Homosexuality and Choice

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Homosexuality and Choice

James R. Aist

“We now have scientifically sound evidence, coming from homosexuals themselves, for a significant role of choice in homosexuality.

Homosexual activists insist that homosexuality is not a choice, whereas many born-again Christians claim that it is. In my investigations into the truths about homosexuality, I have found that there is truth in both positions. Furthermore, a relatively recent scientific study has shed light on this issue and inspired me to take a second look into the relevant facts, which turn out to be quite instructive, if not surprising.

There seems to be some consensus that most homosexual people do not choose to have the same-sex attractions and sexual feelings that they experience initially, and I believe this consensus to be true. But that doesn’t mean that living a homosexual life-style does not involve choices. Once that first same-sex sexual attraction is encountered, there is a choice as to whether or not to act on it (either through fantasies or sexual encounters), and the same choice is made every time that attraction is experienced. Bi-sexual people make a choice every time they engage in homosexual sex rather than heterosexual sex. Heterosexual people who are married with children and then forsake their marriage for a homosexual relationship have made a choice to do so. And the fluidity in sexual orientation, found especially in lesbians but also in gays, speaks to the choice of sexual orientation available to many homosexual people, at least until their late teens (1). And where there is choice there is also the potential for change.

There is also reason to believe that, especially in the early days of one’s homosexual activity, the sexual pleasure experienced in homosexual encounters intensifies and reinforces same-sex attractions and sexual feelings, making it more difficult for any heterosexual inclinations to be sensed or expressed later on (2). At this point, homosexuality has become strongly established and sexual attractions, feelings, fantasies and behaviors are exclusively homosexual. Apparently, there is virtually no longer any role of choice involved, barring spontaneous change (3) or effective therapy (4).

The role of choice in the development of homosexuality has been investigated scientifically for more than two decades, but there have been severe limitations on the accuracy and reliability of the results because of inadequate sample sizes, unreliable sampling methods and the limited scope of the sampled populations (5, 6). Those limitations changed considerably in 2010 with publication of the results of a large, probability study of the USA population with respect to self-identified homosexuality (5). In this study, 12.1% of gay men, 31.6% of lesbians, 61.7% of bisexual men and 59.5% of bisexual women reported a small to large amount of perceived choice in their sexual orientation. This is the largest and most reliable scientific study to date of the role of choice in the development of homosexuality, and it revealed that, while a large majority of exclusively homosexual people do not believe choice had a significant role in their development of homosexuality, many of them believe it did. And a clear majority of bisexual men and women claim that there was a significant role of choice in the development of their sexual orientation. So, we now have scientifically sound evidence, coming from homosexuals themselves, for a significant role of choice in homosexuality. That said, we should keep in mind that the practice of homosexuality always involves a choice, as I implied in the opening paragraph.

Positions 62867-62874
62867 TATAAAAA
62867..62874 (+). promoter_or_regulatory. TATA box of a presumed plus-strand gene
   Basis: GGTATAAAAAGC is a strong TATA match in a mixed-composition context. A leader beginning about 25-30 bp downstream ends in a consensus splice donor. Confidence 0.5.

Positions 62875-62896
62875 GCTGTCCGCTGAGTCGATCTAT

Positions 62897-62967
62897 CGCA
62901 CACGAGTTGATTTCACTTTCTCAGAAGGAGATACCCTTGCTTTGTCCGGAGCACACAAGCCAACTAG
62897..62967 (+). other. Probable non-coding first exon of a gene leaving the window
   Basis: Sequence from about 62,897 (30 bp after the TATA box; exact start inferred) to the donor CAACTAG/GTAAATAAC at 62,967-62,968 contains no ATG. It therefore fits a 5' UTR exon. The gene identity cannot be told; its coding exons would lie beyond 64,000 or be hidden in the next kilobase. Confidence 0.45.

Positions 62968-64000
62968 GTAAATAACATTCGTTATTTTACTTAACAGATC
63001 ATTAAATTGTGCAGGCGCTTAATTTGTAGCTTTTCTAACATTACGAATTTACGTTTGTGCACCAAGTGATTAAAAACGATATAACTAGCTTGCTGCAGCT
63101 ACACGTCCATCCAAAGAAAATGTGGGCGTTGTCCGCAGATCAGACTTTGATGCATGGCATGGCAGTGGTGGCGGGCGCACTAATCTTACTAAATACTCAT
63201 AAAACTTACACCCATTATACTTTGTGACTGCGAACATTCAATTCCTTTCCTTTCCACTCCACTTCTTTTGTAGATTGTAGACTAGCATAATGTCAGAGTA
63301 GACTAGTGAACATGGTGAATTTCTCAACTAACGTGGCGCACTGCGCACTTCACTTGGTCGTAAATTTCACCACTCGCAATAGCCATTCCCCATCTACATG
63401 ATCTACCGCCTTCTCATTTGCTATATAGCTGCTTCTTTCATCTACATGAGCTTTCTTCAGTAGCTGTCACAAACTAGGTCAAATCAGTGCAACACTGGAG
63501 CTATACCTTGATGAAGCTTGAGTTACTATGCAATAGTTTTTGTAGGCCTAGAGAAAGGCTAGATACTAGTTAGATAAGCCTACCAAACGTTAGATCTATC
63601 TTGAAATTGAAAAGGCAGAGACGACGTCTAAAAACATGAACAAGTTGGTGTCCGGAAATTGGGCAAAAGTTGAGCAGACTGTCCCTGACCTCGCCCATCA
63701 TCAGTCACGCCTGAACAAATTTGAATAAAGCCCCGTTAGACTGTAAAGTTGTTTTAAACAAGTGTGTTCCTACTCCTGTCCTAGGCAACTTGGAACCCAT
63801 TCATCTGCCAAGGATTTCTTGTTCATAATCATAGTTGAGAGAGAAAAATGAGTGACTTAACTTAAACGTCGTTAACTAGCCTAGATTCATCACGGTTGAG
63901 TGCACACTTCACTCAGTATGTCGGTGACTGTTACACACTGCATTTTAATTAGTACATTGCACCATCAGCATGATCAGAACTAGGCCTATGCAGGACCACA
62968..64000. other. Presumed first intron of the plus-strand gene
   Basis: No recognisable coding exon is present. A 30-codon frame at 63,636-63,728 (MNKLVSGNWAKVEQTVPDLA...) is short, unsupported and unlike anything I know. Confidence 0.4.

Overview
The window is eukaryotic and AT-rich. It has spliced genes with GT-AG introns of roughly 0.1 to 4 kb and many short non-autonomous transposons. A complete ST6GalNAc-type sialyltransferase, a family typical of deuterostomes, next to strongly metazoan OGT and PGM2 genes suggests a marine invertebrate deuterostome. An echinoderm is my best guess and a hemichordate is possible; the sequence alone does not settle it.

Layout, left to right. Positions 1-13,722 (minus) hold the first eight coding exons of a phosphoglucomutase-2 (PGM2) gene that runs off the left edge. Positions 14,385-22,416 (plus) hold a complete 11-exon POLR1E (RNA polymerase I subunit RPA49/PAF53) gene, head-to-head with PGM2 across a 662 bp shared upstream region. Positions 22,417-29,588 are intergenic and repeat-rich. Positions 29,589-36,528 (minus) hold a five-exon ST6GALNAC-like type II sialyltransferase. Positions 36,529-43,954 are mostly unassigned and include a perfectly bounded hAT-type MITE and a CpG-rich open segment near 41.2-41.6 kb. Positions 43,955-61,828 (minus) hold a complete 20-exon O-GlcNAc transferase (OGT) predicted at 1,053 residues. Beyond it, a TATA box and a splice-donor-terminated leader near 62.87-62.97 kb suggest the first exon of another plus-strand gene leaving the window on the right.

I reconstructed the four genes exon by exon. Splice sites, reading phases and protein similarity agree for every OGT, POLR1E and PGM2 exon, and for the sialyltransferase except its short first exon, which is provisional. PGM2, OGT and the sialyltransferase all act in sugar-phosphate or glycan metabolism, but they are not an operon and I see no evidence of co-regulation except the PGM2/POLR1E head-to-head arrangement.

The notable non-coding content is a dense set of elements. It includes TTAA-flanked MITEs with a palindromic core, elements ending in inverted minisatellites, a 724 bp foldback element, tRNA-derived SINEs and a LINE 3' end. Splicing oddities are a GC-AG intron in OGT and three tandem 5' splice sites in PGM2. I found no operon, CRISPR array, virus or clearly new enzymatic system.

Since choice 1) often is perceived to be a factor in the development of exclusive homosexuality, especially in women, and 2) always is involved in the practice of homosexuality, it should be of no surprise that the best evidence available on sexual orientation change efforts shows that both secular and religious therapy programs designed to help dissatisfied homosexuals overcome their homosexuality have success rates in the 25%-30% range (4). For these ex-homosexual people, homosexuality was not immutable. Rather, they chose to overcome it and did.

(Note: It is important to keep in mind that the summary data cited above on the role of choice in the development of homosexuality, despite being reported by individuals, applies directly only to the respective populations of the subjects in the studies and not necessarily to any one individual. Each person’s sexual orientation experience is unique to that person.)

References Cited:

  1. Whitehead, N. and B. Whitehead. 2012. Chapter 12. Can sexual orientation change? (click HERE)
  2. Aist, J. 2012. Are Homosexuals Really Born Gay? (click HERE)
  3. Aist, J. 2012. Spontaneous Change in Sexual Orientation: It Does Happen! (click HERE) 
  4. Aist, J. 2012. Homosexuality: Good News! (click HERE) 
  5. Herek, G.M., et al. 2010. Demographic, Psychological, and Social Characteristics of Self-Identified Lesbian, Gay, and Bisexual Adults in a US Probability Sample. Sex Res Soc Policy 7:176-200. 
  6. Diamond, L.M. and C.J. Rosky. 2016. Scrutinizing Immutability: Research on Sexual Orientation and U.S. Legal Advocacy for Sexual Minorities. J Sex Res 53:363-391.

 (To read more of my articles on homosexuality, click HERE)

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